Holy crap. Someone get Hassinger some medication stat because I needed four shots of Elijah Craig before I could make sense of the post. Seriously GOP, this is why you’re a joke. We have real problems in this state and you’re worried about an imaginary boogeyman, that will train liberal professors, who will then take part in a sustainability conference, and then codify it in the zoning ordinances, then use the bar codes on the back of street signs to tell the UN peace keepers where to go to enforce the UN mandate.

    Glad you’re worried about that while in the meantime this once great state continues to decline.

      • Stefan says:

        Friiiiiiiiiiiiiiiiiiiiiiiiiiiday. Friday.

        And the reality is that when people simply dismiss Agenda 21 as meaningless, they are ignoring the effect it has on the debate, which is incredibly significant. Anti-government conspiracy theories, of which this one is chief, are part of what create the partisan divide and prevent good ideas from getting traction.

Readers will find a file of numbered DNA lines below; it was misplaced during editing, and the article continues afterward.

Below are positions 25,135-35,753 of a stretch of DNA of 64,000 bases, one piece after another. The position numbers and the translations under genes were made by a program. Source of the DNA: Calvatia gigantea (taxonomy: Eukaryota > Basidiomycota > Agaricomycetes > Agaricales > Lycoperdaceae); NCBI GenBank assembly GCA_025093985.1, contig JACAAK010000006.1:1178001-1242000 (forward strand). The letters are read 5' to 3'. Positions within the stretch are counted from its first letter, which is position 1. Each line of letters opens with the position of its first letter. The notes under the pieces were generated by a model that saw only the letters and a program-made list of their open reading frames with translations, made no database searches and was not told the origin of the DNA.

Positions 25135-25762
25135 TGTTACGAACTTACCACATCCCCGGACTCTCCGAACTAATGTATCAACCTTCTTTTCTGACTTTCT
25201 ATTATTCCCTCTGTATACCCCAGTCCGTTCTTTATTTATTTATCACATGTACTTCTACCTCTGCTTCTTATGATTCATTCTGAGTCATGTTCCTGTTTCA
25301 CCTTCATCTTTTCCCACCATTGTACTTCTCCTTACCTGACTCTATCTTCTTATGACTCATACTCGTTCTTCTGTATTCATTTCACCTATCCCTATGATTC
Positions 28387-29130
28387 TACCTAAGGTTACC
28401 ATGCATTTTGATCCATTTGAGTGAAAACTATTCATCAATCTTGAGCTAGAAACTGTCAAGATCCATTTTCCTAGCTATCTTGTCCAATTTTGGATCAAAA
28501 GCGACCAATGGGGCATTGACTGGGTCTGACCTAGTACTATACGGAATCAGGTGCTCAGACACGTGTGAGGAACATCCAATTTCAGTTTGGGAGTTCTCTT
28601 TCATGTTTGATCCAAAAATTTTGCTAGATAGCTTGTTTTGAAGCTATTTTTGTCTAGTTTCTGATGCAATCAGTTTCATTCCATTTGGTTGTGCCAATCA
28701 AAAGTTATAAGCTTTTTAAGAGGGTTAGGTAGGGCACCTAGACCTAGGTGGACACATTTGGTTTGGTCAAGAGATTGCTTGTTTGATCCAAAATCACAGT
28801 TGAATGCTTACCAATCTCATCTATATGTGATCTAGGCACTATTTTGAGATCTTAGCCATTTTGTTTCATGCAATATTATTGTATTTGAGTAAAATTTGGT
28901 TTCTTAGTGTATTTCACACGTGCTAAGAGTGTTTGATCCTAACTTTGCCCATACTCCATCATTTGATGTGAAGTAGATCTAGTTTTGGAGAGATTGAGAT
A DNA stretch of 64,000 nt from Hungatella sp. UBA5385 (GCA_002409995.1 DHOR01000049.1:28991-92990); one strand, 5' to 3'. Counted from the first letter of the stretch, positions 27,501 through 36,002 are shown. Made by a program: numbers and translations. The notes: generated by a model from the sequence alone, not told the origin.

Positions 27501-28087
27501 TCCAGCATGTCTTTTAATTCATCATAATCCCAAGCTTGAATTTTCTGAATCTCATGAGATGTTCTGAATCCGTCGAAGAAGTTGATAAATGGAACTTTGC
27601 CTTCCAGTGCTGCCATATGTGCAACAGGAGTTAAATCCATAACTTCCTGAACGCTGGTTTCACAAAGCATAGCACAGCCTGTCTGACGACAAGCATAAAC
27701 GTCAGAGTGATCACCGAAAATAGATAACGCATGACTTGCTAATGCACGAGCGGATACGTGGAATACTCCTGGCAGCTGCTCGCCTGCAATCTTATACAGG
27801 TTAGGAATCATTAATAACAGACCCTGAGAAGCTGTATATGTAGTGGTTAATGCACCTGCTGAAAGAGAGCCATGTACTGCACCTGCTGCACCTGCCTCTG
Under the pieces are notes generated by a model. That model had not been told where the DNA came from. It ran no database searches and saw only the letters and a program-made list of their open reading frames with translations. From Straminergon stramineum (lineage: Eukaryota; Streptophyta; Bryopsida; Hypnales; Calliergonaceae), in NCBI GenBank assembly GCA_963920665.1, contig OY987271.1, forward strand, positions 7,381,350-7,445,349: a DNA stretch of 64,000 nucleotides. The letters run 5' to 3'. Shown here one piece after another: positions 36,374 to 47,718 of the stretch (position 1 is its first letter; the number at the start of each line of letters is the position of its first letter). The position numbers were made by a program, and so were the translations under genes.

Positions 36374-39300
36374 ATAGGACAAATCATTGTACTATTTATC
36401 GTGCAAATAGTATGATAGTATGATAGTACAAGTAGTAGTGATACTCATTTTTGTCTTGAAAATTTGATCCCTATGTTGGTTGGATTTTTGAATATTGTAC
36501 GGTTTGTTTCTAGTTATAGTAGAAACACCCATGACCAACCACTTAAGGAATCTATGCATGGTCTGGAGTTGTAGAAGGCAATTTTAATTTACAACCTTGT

6. John Konop says:

    Three Jack made an excellent point a week or so ago on this issue. The leaders pushing Agenda 21 warned about private/public ventures yet they support an unelected board to run our schools and spend our tax dollars at will on private/public ventures. I also agree that the commissioners at the local level need some monitoring by the public, but Agenda 21 is just “Tin Foil” issue used to fire up their base, while solving nothing.

  7. Spacey G says:

    Do not be distracted by the global shiney stuff. Or Chip Rogers’ hair products. Property issues in Georgia are just that – OUR property issues. They don’t belong to imaginary cabals of creepy old men in ornate, darkened rooms in faraway European estates. (Not that such folk don’t exist. I’m quite sure they do. They make for some great scenes in Hollywood thrillers, too.)